“Living donation offers the advantage of the immediate availability of a compatible organ and often provides a faster path to transplantation for the recipient. A deceased donation, on the other hand, has the potential to save multiple lives by utilising organs from individuals who are no longer able to survive.”
Requirements for Becoming an Organ Donor
Specific criteria must be met to become an organ donor in South Africa.
Age and Health Criteria: Most individuals of any age can register as organ donors. However, the suitability of organs for transplantation is determined at the time of death based on medical evaluation.
Consent and Registration Process: Consent is crucial for organ donation. South Africans can indicate their intention to donate by registering as organ donors through the online donor registry, driver’s license application, or by completing a donor card and discussing their decision with family members.
Matching and Allocation of Organs
Organ Procurement Organisations (OPOs), such as the Organ Donor Foundation, play a vital role in the fair and equitable allocation of organs. They maintain waiting lists and use established criteria, such as medical urgency and compatibility, to allocate organs to recipients. OPOs are responsible for coordinating organ donation, ensuring consent, assessing donor suitability, and facilitating organ recovery and transplantation.
Legal Framework for Organ Donation
The Human Tissue Act of 1983 forms the legal framework for organ transplantation in South Africa. It sets out the rules and regulations governing the removal, storage, and transplantation of human organs and tissues.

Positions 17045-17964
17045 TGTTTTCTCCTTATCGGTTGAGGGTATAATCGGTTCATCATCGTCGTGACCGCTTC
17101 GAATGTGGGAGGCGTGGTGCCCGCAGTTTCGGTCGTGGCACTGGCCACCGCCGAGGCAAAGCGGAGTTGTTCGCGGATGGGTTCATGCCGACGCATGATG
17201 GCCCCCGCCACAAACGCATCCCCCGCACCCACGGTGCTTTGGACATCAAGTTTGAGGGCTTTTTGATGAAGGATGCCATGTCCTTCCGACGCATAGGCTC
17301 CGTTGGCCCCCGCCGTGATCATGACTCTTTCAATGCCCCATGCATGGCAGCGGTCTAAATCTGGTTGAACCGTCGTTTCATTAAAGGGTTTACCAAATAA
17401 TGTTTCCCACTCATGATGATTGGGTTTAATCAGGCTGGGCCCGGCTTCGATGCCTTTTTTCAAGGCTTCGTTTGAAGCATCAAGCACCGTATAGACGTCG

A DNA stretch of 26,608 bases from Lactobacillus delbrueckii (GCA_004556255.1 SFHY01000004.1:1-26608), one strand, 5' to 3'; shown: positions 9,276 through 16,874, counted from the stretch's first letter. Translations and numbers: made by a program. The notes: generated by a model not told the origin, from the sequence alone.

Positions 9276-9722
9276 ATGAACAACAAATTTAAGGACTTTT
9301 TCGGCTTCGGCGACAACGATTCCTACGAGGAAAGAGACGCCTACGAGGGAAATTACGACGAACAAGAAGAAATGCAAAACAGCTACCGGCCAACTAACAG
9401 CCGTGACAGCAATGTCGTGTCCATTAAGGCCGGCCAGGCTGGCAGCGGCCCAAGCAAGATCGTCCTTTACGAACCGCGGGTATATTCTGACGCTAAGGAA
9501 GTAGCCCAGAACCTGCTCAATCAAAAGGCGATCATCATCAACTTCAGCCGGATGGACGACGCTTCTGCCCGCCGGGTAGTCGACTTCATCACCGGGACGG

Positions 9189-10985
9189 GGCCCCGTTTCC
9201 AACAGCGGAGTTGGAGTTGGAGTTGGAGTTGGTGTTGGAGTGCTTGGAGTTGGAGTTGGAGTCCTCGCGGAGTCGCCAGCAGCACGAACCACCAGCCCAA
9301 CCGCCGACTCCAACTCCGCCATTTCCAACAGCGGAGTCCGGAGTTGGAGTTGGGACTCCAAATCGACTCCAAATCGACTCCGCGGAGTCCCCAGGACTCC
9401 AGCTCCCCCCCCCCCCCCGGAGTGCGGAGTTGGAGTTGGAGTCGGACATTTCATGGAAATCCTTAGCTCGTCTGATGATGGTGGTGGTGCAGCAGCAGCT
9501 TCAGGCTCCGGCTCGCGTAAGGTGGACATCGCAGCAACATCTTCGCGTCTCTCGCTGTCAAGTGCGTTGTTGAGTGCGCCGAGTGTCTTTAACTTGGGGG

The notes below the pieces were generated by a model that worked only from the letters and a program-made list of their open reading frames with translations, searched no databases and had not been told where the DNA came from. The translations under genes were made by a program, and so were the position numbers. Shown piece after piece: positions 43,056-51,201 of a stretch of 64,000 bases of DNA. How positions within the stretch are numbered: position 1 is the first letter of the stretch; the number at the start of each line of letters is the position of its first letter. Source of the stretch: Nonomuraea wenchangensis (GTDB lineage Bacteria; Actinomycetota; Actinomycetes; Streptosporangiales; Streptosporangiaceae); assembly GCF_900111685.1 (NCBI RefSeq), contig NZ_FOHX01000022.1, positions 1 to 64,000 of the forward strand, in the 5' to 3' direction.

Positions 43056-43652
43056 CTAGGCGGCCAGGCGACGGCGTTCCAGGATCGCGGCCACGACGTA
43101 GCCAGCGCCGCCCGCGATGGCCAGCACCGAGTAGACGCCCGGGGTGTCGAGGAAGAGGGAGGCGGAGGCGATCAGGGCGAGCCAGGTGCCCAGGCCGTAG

The amendment to the Human Tissue Act in 2003 introduced significant changes, including stricter regulations to ensure proper consent, increased penalties for illegal organ trade, and provisions for establishing the Southern African Transplantation Society (SATs).
Challenges in Organ Donation in South Africa
Limited knowledge and misconceptions about organ donation contribute to our country’s low donor registration rates. Cultural and religious beliefs may influence attitudes towards organ donation. Some communities may have reservations due to traditional practices or beliefs surrounding the body after death. Mistrust of the healthcare system and concerns about the fair allocation of organs can also deter individuals from becoming organ donors.
In some cases, families of potential deceased donors may not be approached or informed about the option of organ donation in a timely and compassionate manner. This lack of communication and appropriate consent processes can lead to missed opportunities for organ donation.
Organ Donor Month in South Africa is a pivotal platform for raising awareness about organ donation and transplantation. Individuals can actively improve the lives of those in need by recognising the prevalence of organ failure, the shortage of organs for transplantation, and the life-saving potential of organ donation.
“While challenges such as cultural beliefs, lack of awareness, and healthcare infrastructure exist, progress is being made through education, collaboration, advancements in transplantation techniques, and international cooperation. Initiatives and research efforts contribute to increasing public trust, improving outcomes, and expanding the reach of organ transplantation,” concludes Hewlett.